Closing Your Business – The Myths Debunked

business closing

The myths and “paper talk” surrounding business closures can sometimes conceal the truth of what actually occurs when one shuts down. You’re likely to get a different response each day if you ask a stranger what will probably occur when your business closes.

We hope that as we dispel some common misconceptions about closing a business, you’ll feel a bit more at ease if you’re having trouble with your company’s incoming and exiting responsibilities and you’re concerned about the future of your finances.

If my business goes bankrupt I’ll lose my home

The possibility of losing your house in the event that your business shuts down is one of the main worries that owners face. When a business fails, the owner may have to sell their house to pay off the debts. This is actually incorrect. The distinction between business and personal debt is one of the main advantages that limited company owners have in the United Kingdom.

You are protected by limited liability if you own a limited company. This means that the financial affairs of your business and your own are seperate. The only time an individual can be held personally accountable for company debts, are if you have had to sign personal guarantees to obtain finance. Self-employed sole traders do not benefit from limited liability protection and are therefore responsible for their debts.

You could end up going to prison

Not since Victorian times has a company going bankrupt or insolvent meant that you have to go to prison, thankfully we are no longer in the dark ages.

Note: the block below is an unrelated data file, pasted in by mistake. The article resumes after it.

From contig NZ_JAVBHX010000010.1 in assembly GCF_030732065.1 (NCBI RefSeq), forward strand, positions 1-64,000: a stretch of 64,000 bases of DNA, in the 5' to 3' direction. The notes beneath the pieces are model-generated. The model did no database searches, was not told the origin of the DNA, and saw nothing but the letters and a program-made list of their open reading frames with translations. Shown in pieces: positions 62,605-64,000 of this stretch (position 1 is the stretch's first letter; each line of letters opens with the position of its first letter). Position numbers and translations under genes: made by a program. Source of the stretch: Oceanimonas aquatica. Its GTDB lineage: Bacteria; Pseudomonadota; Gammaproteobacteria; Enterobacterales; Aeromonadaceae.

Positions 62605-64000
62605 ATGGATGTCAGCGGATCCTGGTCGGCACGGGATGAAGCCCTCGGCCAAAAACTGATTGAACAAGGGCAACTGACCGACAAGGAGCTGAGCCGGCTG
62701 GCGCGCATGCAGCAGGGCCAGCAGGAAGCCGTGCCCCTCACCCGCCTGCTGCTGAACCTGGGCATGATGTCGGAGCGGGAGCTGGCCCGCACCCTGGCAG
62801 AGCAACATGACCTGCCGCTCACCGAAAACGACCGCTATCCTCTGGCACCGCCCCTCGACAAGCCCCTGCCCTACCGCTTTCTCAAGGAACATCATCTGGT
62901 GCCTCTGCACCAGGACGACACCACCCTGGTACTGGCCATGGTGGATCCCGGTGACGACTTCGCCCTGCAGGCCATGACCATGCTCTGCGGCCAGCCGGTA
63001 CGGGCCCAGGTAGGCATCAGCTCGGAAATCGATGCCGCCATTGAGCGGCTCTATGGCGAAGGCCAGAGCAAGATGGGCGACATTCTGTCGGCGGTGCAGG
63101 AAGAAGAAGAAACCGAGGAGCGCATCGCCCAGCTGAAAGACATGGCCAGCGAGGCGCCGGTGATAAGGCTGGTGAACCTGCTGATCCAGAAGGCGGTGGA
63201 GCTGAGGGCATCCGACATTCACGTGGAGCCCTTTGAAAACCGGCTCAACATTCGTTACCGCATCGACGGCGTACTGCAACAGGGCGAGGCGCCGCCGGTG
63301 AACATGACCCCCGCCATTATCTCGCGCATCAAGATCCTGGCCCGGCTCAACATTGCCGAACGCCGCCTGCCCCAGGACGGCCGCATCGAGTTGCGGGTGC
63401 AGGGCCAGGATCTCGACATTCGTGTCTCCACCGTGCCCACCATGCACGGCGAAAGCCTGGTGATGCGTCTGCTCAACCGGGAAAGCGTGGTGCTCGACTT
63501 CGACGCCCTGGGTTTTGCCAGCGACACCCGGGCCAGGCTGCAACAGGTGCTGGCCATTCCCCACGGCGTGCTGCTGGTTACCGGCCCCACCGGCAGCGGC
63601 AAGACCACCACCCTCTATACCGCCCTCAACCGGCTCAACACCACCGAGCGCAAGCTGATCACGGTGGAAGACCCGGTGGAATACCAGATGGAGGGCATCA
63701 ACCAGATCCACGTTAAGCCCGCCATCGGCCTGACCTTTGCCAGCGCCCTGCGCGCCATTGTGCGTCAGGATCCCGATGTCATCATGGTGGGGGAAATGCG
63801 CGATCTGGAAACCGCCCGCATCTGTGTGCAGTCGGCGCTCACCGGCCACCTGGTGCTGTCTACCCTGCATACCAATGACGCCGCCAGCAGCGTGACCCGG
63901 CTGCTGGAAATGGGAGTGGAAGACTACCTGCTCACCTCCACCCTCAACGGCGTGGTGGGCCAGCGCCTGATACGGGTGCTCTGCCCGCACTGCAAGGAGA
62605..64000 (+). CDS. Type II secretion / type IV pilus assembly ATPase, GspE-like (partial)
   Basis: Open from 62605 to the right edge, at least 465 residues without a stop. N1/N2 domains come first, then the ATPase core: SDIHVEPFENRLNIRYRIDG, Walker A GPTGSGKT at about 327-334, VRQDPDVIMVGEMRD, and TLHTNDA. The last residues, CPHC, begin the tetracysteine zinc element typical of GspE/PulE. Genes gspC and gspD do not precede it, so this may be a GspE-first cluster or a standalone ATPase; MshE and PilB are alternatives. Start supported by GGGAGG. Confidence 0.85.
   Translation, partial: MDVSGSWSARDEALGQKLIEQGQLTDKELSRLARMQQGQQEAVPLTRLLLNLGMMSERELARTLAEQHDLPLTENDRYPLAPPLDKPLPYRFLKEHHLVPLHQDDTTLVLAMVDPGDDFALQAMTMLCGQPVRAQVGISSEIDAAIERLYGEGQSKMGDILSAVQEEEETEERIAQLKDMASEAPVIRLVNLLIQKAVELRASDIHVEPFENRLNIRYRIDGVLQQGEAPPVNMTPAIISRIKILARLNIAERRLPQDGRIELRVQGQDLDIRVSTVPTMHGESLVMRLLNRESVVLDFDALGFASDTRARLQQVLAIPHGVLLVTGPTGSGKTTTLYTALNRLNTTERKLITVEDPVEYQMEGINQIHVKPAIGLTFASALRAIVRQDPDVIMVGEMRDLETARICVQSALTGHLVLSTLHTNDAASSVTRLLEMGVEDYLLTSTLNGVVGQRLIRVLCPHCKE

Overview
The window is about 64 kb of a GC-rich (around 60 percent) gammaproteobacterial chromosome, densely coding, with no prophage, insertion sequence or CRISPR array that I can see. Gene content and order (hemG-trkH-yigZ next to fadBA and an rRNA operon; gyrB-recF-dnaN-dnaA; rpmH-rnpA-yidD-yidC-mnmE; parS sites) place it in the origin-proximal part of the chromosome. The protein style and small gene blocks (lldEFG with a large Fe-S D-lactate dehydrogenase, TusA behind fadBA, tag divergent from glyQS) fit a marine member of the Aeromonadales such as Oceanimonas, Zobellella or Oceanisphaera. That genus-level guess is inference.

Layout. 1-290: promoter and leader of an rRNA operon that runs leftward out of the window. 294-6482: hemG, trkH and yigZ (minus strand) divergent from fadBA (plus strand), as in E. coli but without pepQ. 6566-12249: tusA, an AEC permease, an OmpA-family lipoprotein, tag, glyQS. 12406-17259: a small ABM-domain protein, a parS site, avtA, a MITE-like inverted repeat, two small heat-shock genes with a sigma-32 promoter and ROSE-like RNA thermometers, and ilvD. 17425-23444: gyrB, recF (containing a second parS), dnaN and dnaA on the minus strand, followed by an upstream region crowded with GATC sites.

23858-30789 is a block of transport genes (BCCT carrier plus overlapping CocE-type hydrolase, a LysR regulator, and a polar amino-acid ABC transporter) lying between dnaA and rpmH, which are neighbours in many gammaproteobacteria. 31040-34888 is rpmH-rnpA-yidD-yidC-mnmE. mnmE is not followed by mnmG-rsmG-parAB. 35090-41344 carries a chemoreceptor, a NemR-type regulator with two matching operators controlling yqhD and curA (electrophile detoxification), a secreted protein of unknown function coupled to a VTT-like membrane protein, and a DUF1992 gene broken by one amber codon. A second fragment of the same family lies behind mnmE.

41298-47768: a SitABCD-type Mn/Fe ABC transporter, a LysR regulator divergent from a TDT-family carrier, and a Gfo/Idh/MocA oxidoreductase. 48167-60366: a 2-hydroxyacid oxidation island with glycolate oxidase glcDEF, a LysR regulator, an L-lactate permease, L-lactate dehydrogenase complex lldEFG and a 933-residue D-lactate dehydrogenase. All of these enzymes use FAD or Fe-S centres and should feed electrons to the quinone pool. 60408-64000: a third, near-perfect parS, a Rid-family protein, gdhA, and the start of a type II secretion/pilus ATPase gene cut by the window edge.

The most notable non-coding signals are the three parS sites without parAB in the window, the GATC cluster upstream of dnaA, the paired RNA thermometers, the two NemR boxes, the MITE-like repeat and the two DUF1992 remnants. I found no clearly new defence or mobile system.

In Britain, declaring bankruptcy or being insolvent is not grounds for imprisonment unless fraud has been committed. Businesses fail all the time, so trying to make one succeed and it not working doesn’t make you a criminal. In the event that you intentionally defraud creditors or consumers while operating a failing business, you risk being charged with fraud and then potentially a prison sentence.

If you’re the business is going bust, you have to close it

Although being bankrupt is never a good thing, it doesn’t always have to spell the end of a business

You are technically considered to be insolvent if you are unable to pay your debts as they become due. However, not being able to pay your liabilities could be down to a number of reasons and doesn’t mean that the business is failing. You could be waiting for a critical payment at just the right time. It is important to consider how you’ve found yourself in that position though, is the business model sustainable in its current vicinity?

If one business goes bankrupt, you can’t open another one

There would only be a few companies left in the world if you could only own one.

Even though having a failed business may not always seem good on a resume, unless you have engaged in fraud or failed to fulfil your obligations as a company director, nothing prevents you from shutting down one business and launching a new one the next day. You might be able to individually purchase your company’s assets and utilise them to launch a new company in the same industry, depending on your financial situation.

It’s possible to close the company yourself

You can’t close a limited company yourself. This must be carried out by a licensed insolvency practitioner. 

You can apply for a dissolution if your business has very few assets, no work due in, no way to pay for a liquidator. It’s crucial to speak with an insolvency practitioner first to determine whether this is a practical alternative. If you’re unable to have the company dissolved, you’ll need to go through a form liquidation process, which can only be carried out by a licenced insolvency practitioner.

In summary

Closing your business can be a difficult and stressful process, but due to rumours about prison and house sales, it may seem like an even worse prospect. However, a company going out of business need not result in you losing your house, being personally insolvent, or preventing you from starting a new business.

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